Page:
So Who Wins? Captain Haddock is generally too drunk to get involved in a fight, so he’s out, as is King Kong, unless his life or Ann’s life is being threatened. That leaves Caesar and Gollum left to fight it out. While Caesar is smarter and more likely to have both a carefully, thought-out strategy and an army on call, Gollum is just insane and unpredictable enough to take Caesar out. We’re going to have to go with the creature formerly known as Smeagol on this one.
There’s nothing that the media loves more than a good villain, and unfortunately for Ben Affleck, it seems like it might finally be his turn as the “most hated man in America.” Or, at least, his character in David Fincher’s adaptation of Gone Girl is. The latest trailer for the film highlights the criminal investigation and the media frenzy that Nick Dunne is in the middle of after his wife Amy disappears on their anniversary, and the evidence against him seems to be mounting higher and higher, all of which seems to suggest only one possible solution to Amy’s disappearance: Nick murdered his wife.
Based on the evidence that the trailer reveals – the voice-over of Amy’s diaries repeating her fears about what Nick is capable of, both the media and her parents turning against him, the doubts cast on how genuine he’s being to the people assisting in the search, the cops’ pointed questions – it seems pretty cut and dry that we’re supposed to think that Nick is guilty. But Gone Girl is not a cut and dry story, and the success of the book relies heavily on a twist that is revealed about halfway through. The trailer doesn’t give any of that away, of course, but unlike its source material, it does have an impact on the way we see the events of the film, even before we go into it. The trailer wants us to think that Nick Dunne is guilty, and so even if you find that a little too obvious to believe, it’s still going to be in the back of your mind when you watch them film. If you buy that he’s guilty, you’re going to be looking for things to back you up, and ignore any evidence that raises any suspicion to the contrary. If you believe that there’s more to this story than meets the eye, you’re going to spend the whole time looking for loopholes and clues that point elsewhere.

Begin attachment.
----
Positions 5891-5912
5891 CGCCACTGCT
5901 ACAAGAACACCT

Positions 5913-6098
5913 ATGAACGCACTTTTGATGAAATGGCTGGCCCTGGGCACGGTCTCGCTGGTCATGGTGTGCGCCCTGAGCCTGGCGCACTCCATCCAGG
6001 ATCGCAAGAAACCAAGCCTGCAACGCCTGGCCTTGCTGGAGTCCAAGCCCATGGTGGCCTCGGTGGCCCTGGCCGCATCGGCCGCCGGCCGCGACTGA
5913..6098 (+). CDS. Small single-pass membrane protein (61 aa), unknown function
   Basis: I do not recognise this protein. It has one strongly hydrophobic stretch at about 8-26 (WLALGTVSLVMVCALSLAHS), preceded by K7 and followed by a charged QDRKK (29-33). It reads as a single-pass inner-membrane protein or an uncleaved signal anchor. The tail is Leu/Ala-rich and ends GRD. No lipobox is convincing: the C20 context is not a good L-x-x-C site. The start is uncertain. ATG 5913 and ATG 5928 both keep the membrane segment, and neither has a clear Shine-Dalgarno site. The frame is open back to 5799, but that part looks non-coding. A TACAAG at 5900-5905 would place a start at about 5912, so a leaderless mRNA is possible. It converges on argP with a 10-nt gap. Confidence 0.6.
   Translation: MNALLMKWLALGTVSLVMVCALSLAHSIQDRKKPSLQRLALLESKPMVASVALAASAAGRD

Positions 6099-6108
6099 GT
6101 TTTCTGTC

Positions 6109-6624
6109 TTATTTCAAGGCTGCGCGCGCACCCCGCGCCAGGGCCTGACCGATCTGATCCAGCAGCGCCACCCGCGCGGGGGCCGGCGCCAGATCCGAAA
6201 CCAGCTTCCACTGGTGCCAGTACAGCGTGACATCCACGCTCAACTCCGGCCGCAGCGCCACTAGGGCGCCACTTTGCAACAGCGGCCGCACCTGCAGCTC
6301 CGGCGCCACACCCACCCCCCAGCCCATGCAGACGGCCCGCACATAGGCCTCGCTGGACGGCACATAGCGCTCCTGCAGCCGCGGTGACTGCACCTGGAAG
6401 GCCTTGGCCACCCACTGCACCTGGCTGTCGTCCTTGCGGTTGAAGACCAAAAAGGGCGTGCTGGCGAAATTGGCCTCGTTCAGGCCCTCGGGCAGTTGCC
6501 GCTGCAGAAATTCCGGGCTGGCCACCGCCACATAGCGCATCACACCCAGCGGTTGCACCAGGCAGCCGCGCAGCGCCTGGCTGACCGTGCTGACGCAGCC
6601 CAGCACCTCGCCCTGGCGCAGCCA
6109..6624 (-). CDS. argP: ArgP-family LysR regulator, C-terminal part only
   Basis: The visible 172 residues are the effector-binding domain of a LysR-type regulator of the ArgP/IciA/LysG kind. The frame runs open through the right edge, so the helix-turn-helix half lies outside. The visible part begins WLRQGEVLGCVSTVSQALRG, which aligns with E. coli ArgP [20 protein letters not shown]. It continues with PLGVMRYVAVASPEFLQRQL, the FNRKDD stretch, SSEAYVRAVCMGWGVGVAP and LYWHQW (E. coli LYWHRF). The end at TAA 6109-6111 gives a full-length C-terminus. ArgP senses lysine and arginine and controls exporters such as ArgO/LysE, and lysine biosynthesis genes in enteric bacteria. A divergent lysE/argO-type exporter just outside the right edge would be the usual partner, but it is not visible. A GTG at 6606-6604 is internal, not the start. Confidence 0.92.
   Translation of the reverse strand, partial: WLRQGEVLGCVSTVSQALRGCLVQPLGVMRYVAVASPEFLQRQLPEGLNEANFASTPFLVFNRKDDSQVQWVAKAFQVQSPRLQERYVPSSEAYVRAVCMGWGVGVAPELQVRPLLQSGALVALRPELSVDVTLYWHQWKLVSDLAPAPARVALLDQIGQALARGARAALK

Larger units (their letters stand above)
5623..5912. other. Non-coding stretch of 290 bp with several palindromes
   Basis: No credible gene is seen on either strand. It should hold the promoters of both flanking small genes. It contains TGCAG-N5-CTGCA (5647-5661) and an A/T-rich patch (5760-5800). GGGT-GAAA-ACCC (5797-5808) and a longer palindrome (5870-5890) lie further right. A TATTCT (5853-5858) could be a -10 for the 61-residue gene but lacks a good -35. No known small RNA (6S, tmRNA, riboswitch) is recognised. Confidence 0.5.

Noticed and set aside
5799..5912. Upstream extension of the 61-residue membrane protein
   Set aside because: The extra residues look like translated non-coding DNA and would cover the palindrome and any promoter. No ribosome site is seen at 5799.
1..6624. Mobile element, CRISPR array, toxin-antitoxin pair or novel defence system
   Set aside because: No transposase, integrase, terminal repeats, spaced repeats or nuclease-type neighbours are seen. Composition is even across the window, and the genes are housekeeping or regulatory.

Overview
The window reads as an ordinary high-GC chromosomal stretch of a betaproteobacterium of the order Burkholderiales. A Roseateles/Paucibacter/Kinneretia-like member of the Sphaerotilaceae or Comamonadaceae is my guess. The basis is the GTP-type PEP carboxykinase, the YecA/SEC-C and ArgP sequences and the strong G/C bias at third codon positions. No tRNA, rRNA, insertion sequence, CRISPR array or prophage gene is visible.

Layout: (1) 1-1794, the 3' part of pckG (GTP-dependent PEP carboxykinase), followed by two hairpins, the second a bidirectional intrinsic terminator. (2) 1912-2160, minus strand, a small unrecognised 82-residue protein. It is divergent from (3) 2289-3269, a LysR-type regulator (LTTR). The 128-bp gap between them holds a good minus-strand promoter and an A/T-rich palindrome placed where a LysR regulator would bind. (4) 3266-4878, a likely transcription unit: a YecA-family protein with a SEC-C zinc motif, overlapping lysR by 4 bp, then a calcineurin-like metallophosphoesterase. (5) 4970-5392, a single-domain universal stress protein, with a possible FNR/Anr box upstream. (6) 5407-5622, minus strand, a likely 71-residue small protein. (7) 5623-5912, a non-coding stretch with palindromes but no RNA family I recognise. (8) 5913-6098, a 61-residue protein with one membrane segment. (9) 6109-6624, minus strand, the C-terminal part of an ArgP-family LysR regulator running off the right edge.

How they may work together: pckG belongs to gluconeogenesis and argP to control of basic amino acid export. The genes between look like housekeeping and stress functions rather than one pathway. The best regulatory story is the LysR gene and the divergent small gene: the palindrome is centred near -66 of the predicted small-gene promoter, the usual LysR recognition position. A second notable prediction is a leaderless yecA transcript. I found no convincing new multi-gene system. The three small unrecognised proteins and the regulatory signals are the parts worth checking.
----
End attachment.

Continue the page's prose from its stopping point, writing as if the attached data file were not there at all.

20th Century Fox Film